$5.2 billion business
As the $5.2 billion bra business seeks to maintain its 6%-plus growth trajectory, top brands including Playtex, Victoria's Secret, Maidenform and Olga are all innovating beyond traditional parameters. There is special focus these days on the long-suffering, larger-busted bra wearers, among whom sales are up nearly double that of smaller-breasted women. The new products are already driving up marketing expenditures in the category; TNS Media Intelligence data show bra outlays up $12 million to $64 million last year, and that's expected to grow.
"Technology means nothing unless you spell it out," said NPD Group chief industry analyst Marshal Cohen, noting that intimate-apparel marketers have been much more aggressive in getting the word out about their advances and will continue to do so, while those late to the party "need to get into the action."
Plus-size sales up 10.5%
The plus-size segment is the fastest growing area of the bra market, with sales up 10.5% to $1.9 billion last year, according to NPD. That fact has the top marketers striving to adapt to the top-heavy set. Maidenform this month launched its new Flex-to-Fit technology bras for those 36C and up that offers "coverage, support and shaping" via a combination of technologies, among them two-way stretch foam and power-mesh fabric. And in July, Warnaco's Warnaco Intimate Apparel unit will launch Olga's Christina, a brand that provides a better foundation for the full-figured to wear current fashions.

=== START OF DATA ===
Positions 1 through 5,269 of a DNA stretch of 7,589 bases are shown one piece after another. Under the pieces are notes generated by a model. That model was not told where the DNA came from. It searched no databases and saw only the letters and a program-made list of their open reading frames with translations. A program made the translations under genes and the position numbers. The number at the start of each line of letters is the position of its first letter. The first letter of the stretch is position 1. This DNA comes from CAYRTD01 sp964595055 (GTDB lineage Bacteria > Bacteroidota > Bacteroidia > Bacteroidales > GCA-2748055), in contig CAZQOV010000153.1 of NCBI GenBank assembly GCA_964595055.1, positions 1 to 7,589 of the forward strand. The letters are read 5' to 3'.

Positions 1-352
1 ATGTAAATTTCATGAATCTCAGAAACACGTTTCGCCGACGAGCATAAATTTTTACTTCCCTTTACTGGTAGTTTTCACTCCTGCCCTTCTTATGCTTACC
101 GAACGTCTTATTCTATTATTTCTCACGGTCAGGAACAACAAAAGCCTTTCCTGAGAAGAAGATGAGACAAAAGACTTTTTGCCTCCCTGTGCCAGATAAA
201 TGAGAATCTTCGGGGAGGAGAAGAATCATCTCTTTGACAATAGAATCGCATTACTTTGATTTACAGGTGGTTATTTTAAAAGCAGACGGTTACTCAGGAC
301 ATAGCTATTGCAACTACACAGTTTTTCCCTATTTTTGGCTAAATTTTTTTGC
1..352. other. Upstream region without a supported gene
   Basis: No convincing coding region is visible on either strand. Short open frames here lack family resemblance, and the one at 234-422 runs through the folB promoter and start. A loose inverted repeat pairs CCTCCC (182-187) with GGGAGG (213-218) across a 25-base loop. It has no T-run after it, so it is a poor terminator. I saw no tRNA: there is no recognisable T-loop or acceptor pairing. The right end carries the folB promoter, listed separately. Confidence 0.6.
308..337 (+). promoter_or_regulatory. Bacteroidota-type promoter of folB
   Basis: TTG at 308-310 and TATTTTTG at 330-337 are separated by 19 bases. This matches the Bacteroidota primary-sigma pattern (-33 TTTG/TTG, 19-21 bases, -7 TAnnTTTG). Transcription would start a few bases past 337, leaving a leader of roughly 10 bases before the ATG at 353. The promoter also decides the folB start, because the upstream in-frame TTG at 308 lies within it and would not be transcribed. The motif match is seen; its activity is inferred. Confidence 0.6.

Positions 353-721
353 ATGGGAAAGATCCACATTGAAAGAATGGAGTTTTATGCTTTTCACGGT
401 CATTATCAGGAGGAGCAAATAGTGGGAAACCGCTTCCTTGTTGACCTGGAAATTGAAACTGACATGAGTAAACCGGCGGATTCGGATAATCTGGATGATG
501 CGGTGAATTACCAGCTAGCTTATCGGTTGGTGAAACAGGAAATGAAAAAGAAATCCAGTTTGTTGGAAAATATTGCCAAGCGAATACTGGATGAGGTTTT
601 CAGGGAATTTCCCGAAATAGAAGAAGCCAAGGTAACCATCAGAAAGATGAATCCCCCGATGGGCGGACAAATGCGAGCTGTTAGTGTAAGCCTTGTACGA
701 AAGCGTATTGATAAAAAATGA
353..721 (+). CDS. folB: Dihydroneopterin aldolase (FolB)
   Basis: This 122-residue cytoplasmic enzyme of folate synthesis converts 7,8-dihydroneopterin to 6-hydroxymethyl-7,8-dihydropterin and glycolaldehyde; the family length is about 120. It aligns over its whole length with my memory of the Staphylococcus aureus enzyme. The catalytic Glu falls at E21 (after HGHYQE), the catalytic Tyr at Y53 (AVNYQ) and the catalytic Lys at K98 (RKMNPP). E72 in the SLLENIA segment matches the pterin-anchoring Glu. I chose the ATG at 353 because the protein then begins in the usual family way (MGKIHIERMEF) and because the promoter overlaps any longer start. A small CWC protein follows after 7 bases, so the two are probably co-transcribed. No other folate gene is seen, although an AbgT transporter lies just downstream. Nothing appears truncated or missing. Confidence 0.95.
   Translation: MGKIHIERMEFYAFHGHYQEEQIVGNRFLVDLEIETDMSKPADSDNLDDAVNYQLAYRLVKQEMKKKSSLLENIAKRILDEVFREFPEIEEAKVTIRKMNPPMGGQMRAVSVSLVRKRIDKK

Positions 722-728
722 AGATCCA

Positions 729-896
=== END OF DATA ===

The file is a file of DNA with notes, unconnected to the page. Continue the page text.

Christina, which will appear exclusively in Macy's for the first 90 days, will be touted in Macy's ads, in-store signs and tags as "Expertly designed intimate apparel that delivers beautifully on function and fashion for sizes up to DDD."
Pleasing plus-sized women
According to Anne DiGiovanna, VP-brand marketing for Warnaco Intimate Apparel, plus-sized women "have been so let down in the past," especially because bras made for them have failed to allow them to wear current fashions. Olga's Christina, however, has tried to cater to fashions of the runway, featuring minimizers to allow women to wear tailored blouses without popping buttons and deeper Vs to allow for plunging necklines.
Ms. DiGiovanna said Macy's employees will be specially trained to sell the bra, in part because of the fashion component. "We want sales people to help tie the Olga's Christina bras to the fashions of the season," she said.
'Dig, ride up or poke'
But in marketing, the company won't focus on features so much as comfort and fit. Ms. DiGiovanna said research showed "consumers don't want to hear the technical terms, they just want to know it's not going to dig, ride up or poke."
Sara Lee Branded Apparel, by the way, has done well, to that end, with its Bali No Poke Wire Bra, first introduced in 2003.